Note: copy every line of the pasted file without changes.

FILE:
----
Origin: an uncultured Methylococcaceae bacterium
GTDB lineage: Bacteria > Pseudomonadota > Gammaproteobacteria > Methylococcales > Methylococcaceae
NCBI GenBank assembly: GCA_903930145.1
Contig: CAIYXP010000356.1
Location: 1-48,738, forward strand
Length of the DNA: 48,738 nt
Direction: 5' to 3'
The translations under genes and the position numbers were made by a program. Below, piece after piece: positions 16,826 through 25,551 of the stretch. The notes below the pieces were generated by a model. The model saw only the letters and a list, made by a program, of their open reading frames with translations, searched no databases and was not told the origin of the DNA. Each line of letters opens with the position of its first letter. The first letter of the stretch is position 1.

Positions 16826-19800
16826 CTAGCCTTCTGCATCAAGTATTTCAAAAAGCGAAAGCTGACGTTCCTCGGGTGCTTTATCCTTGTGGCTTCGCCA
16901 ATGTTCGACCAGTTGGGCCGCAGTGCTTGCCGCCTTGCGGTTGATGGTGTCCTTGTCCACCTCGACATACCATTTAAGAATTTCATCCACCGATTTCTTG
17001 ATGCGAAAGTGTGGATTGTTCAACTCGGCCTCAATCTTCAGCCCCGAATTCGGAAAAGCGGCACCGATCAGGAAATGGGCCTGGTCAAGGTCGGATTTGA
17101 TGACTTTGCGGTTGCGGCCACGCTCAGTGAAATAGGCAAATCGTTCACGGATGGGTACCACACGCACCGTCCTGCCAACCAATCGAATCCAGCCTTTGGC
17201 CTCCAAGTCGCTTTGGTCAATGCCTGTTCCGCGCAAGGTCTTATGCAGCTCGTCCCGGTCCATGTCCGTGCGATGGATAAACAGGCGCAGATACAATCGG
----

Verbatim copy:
Origin: an uncultured Methylococcaceae bacterium
GTDB lineage: Bacteria > Pseudomonadota > Gammaproteobacteria > Methylococcales > Methylococcaceae
NCBI GenBank assembly: GCA_903930145.1
Contig: CAIYXP010000356.1
Location: 1-48,738, forward strand
Length of the DNA: 48,738 nt
Direction: 5' to 3'
The translations under genes and the position numbers were made by a program. Below, piece after piece: positions 16,826 through 25,551 of the stretch. The notes below the pieces were generated by a model. The model saw only the letters and a list, made by a program, of their open reading frames with translations, searched no databases and was not told the origin of the DNA. Each line of letters opens with the position of its first letter. The first letter of the stretch is position 1.

Positions 16826-19800
16826 CTAGCCTTCTGCATCAAGTATTTCAAAAAGCGAAAGCTGACGTTCCTCGGGTGCTTTATCCTTGTGGCTTCGCCA
16901 ATGTTCGACCAGTTGGGCCGCAGTGCTTGCCGCCTTGCGGTTGATGGTGTCCTTGTCCACCTCGACATACCATTTAAGAATTTCATCCACCGATTTCTTG
17001 ATGCGAAAGTGTGGATTGTTCAACTCGGCCTCAATCTTCAGCCCCGAATTCGGAAAAGCGGCACCGATCAGGAAATGGGCCTGGTCAAGGTCGGATTTGA
17101 TGACTTTGCGGTTGCGGCCACGCTCAGTGAAATAGGCAAATCGTTCACGGATGGGTACCACACGCACCGTCCTGCCAACCAATCGAATCCAGCCTTTGGC
17201 CTCCAAGTCGCTTTGGTCAATGCCTGTTCCGCGCAAGGTCTTATGCAGCTCGTCCCGGTCCATGTCCGTGCGATGGATAAACAGGCGCAGATACAATCGG